Thamanaykyaw exams are usually held from October to January. There are three grades of exams and they test a novice’s knowledge of Buddhist scriptures, the vinaya, Pali grammar, and the Jataka stories about the 10 previous lives of Gautama Buddha. Novices need to memorise nearly 5,000 pages of text to pass these written and oral exams, said Sayadaw Jagara Lankara, a revered teacher who lives at the Zaydawun monastery in Yangon’s South Okkalapa Township.
Each year up to 800 novices sit for this exam, but the number who pass can be counted in two digits.
The ‘monk-killing exam’
The bhivamsa exam is the oldest and most prestigious that a monk can sit in Myanmar. It is so arduous that it is nicknamed the “monk-killing exam”. It originated in Mandalay in 1885, the year Burma’s last monarch, King Thibaw, was dethroned by British colonialists and exiled to India. It is also known as the thekkyathiha exam because it was initiated by the Thekkya Thiha Organisation and is held under the supervision of senior monks.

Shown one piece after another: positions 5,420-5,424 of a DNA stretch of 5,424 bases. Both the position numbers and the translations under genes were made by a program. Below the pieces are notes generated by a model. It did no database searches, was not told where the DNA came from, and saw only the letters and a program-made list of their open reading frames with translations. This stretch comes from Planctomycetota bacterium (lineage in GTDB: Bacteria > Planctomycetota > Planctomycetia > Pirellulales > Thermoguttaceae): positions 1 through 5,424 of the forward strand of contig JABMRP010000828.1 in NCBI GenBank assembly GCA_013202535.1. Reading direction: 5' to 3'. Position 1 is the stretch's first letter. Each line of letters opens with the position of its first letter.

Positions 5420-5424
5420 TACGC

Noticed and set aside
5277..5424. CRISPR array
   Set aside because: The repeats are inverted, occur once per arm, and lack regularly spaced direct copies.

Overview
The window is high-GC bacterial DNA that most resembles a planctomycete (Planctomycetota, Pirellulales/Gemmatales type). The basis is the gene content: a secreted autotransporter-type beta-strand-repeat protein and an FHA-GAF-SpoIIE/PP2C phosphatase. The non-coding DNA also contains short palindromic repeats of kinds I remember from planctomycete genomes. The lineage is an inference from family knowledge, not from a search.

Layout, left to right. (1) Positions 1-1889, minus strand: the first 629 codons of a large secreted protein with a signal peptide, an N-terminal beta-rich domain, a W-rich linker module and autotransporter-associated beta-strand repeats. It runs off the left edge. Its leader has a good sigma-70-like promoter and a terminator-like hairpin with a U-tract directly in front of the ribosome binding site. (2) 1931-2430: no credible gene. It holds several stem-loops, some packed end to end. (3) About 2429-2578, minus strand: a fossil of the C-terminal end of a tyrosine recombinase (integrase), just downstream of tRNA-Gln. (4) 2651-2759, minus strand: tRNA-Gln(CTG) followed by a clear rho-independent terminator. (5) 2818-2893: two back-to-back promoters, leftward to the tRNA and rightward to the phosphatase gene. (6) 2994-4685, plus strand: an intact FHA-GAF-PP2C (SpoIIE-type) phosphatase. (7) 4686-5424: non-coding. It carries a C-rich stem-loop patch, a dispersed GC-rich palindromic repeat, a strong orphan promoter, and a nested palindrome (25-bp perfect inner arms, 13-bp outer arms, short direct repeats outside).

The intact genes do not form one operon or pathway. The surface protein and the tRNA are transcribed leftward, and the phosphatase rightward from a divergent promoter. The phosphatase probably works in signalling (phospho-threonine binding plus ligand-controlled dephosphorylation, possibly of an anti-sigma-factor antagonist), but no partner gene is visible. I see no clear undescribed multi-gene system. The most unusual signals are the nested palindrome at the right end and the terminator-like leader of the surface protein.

It is in two stages, of which the first involves learning and must be passed by the age of 27, and the second involves teaching, and must be passed by 35, and a monk who does so is entitled to have “bhivamsa” added to his ordination name.
This exam tests both monk’s knowledge of the Buddhist scriptures and their analytical thinking. Only tens of monks pass the bhivamsa exam each year, said Sayadaw Wiratha Bhivamsa, who lives at the Zayakone monastery in Mandalay.
Monks with the title “bhivamsa” are likely to attract many monks to their classes and have large followings among laity.
U Wirathu, who is notorious for propagating hate towards Muslims and was described by Time magazine as “the face of Buddhist terror”, earned the title bhivamsa, which is one reason why he has many followers. He is a fugitive from justice after being charged last year with sedition.